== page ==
thyroarytenoid muscle

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Related to thyroarytenoid muscle: Vocalis muscle

thy·ro·ar·y·te·noid mus·cle

(thī'rō-ar'i-tē'noyd mŭs'ĕl)
Origin, inner surface of thyroid cartilage; insertion, muscular process and outer surface of arytenoid; action, decreases tension on (relaxes) vocal cords, lowering the pitch of the voice tone; nerve supply, recurrent laryngeal.
Synonym(s): musculus thyroarytenoideus [TA] .
Medical Dictionary for the Health Professions and Nursing © Farlex 2012
References in periodicals archive ?
Effects of electrical stimulation of cricothyroid and thyroarytenoid muscles on voice fundamental frequency.
Botulinum toxin injections into thyroarytenoid muscle provide an effective treatment for adductor spasmodic dysphonia and voice changes post botulinum therapy can be measured by both voice handicap index and voice analysis.
Predominance of FOG and FG muscle fibers correspond to the data obtained in physiological studies of laryngeal muscles of primates, dogs and rabbits (Hall-Craggs, 1968; Hast, 1969), in which the thyroarytenoid muscle was classified as fast.
They also help the student to experience approaching a high note with high air flow, and without hauling too much vocal weight (e.g., overactivation of the thyroarytenoid muscle) into the note.
The lesion was removed en bloc, including the involved thyroarytenoid muscle (figure 2).
The medial surfaces of the vocal folds can become parallel without pressing the vocal folds together if cricothyroid and thyroarytenoid muscle activities are balanced.
Then a 25-gauge butterfly needle was used to endoscopically deliver 2.5 units of botulinum toxin into the belly of the left thyroarytenoid muscle. Hemostasis was achieved with the placement of neurosurgical patties saturated with epinephrine 1:1,000 over the bleeding mucosa.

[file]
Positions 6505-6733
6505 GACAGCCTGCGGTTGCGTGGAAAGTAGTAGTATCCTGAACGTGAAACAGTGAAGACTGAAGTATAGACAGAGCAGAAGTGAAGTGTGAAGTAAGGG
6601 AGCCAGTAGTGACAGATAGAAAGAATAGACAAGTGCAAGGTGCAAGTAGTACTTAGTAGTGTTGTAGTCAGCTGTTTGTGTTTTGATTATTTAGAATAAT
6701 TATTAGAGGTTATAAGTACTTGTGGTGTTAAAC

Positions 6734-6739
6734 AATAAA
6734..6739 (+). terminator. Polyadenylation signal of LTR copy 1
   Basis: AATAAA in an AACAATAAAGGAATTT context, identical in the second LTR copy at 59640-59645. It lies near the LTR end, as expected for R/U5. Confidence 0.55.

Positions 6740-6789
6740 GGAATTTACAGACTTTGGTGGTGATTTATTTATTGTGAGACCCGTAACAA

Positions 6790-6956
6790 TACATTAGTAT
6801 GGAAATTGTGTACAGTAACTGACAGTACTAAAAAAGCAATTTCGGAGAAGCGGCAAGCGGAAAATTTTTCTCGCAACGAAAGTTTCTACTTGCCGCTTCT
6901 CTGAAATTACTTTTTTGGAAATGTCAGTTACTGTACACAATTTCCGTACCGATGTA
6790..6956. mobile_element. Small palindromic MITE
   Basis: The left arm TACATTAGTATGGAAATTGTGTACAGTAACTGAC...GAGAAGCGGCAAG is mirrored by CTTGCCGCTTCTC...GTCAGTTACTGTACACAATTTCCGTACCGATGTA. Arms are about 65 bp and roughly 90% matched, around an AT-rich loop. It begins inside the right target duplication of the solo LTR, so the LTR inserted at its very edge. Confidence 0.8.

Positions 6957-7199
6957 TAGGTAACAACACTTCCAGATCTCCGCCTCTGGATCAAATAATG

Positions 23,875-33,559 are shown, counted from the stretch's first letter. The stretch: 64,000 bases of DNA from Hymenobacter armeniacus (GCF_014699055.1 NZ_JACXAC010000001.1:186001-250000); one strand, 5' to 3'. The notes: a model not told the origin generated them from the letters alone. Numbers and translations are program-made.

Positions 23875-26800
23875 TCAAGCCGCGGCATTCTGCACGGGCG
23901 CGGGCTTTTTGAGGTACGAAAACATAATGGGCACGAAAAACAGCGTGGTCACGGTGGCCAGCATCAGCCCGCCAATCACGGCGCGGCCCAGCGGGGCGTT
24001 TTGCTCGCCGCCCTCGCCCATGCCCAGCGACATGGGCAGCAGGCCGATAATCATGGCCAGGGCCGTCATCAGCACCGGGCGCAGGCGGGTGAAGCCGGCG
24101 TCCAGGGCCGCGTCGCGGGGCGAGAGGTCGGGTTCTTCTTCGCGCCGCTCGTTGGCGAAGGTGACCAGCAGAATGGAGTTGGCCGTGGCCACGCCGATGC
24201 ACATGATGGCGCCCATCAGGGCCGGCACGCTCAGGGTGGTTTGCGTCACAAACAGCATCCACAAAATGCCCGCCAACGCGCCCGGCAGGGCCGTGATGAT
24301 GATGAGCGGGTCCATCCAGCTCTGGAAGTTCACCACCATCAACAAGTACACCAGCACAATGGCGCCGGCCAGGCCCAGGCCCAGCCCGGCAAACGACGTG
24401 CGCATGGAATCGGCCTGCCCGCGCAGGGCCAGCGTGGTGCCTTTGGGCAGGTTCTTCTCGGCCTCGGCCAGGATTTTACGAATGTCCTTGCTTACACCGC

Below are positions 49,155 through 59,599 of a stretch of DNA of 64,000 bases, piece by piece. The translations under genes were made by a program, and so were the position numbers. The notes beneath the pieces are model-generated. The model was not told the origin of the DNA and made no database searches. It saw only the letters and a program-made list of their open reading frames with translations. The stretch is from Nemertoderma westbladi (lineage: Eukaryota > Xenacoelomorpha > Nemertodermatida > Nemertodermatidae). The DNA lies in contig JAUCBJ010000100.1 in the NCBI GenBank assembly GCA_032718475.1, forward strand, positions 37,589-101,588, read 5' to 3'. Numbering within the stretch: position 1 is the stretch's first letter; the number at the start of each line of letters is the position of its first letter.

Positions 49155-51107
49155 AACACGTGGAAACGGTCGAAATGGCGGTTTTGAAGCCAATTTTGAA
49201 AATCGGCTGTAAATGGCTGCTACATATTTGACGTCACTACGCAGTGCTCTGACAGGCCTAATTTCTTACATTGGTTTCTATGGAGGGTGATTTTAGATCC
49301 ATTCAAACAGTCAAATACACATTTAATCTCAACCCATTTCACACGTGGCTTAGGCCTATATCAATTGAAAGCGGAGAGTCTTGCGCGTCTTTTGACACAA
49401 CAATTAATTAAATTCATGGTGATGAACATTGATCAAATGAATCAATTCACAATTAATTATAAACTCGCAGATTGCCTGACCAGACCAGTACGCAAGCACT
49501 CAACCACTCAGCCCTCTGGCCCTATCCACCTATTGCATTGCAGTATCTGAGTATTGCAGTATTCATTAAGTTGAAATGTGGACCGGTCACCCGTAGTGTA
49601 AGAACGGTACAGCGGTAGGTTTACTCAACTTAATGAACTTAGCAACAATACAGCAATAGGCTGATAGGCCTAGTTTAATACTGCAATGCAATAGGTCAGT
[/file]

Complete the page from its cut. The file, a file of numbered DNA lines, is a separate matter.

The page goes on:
Lower range singing is marked by more thyroarytenoid muscle (TA) activity and lower subglottic pressure, while higher range singing in female classical production and male falsetto involves a more active cricothyroid muscle (CT) and generally higher subglottic pressure.
The depth of injection should be such that the injection volume is deposited just lateral to the thyroarytenoid muscle so that the presence of the injected material results in medialization of the arytenoid cartilage.
Five units of BTX-A (2.5 U/0.1 ml normal saline) were injected into each of two locations on each thyroarytenoid muscle with a 25-gauge laryngeal injection needle at the time of direct laryngoscopy.
The second factor is the amount of tensile stress that can be generated in either the vocal ligament or the thyroarytenoid muscle fibers that course in the anterior-posterior direction.
Findings on laryngeal EMG were essentially normal except for the detection of a few large-amplitude motor units within the left thyroarytenoid muscle that were not consistent with a focal laryngeal mononeuropathy.